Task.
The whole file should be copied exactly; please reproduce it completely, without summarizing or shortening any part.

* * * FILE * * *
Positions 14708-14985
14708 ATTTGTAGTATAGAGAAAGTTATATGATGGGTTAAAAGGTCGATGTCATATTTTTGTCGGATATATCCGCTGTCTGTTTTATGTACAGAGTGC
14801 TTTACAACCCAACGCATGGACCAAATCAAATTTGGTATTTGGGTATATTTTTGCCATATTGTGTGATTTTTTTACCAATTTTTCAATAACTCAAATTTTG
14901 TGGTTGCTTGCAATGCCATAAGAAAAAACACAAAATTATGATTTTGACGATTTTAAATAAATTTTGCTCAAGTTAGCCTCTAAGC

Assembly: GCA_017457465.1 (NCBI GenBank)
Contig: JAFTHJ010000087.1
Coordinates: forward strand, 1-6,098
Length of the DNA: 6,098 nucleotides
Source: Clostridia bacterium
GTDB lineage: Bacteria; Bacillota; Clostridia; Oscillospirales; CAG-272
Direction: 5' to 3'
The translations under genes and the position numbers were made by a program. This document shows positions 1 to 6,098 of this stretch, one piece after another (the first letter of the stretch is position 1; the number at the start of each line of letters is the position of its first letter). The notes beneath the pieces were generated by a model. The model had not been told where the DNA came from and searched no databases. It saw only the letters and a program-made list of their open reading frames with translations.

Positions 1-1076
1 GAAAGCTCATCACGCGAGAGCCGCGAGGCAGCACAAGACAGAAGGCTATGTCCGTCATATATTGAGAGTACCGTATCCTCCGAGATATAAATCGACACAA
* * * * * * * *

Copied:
Positions 14708-14985
14708 ATTTGTAGTATAGAGAAAGTTATATGATGGGTTAAAAGGTCGATGTCATATTTTTGTCGGATATATCCGCTGTCTGTTTTATGTACAGAGTGC
14801 TTTACAACCCAACGCATGGACCAAATCAAATTTGGTATTTGGGTATATTTTTGCCATATTGTGTGATTTTTTTACCAATTTTTCAATAACTCAAATTTTG
14901 TGGTTGCTTGCAATGCCATAAGAAAAAACACAAAATTATGATTTTGACGATTTTAAATAAATTTTGCTCAAGTTAGCCTCTAAGC

Assembly: GCA_017457465.1 (NCBI GenBank)
Contig: JAFTHJ010000087.1
Coordinates: forward strand, 1-6,098
Length of the DNA: 6,098 nucleotides
Source: Clostridia bacterium
GTDB lineage: Bacteria; Bacillota; Clostridia; Oscillospirales; CAG-272
Direction: 5' to 3'
The translations under genes and the position numbers were made by a program. This document shows positions 1 to 6,098 of this stretch, one piece after another (the first letter of the stretch is position 1; the number at the start of each line of letters is the position of its first letter). The notes beneath the pieces were generated by a model. The model had not been told where the DNA came from and searched no databases. It saw only the letters and a program-made list of their open reading frames with translations.

Positions 1-1076
1 GAAAGCTCATCACGCGAGAGCCGCGAGGCAGCACAAGACAGAAGGCTATGTCCGTCATATATTGAGAGTACCGTATCCTCCGAGATATAAATCGACACAA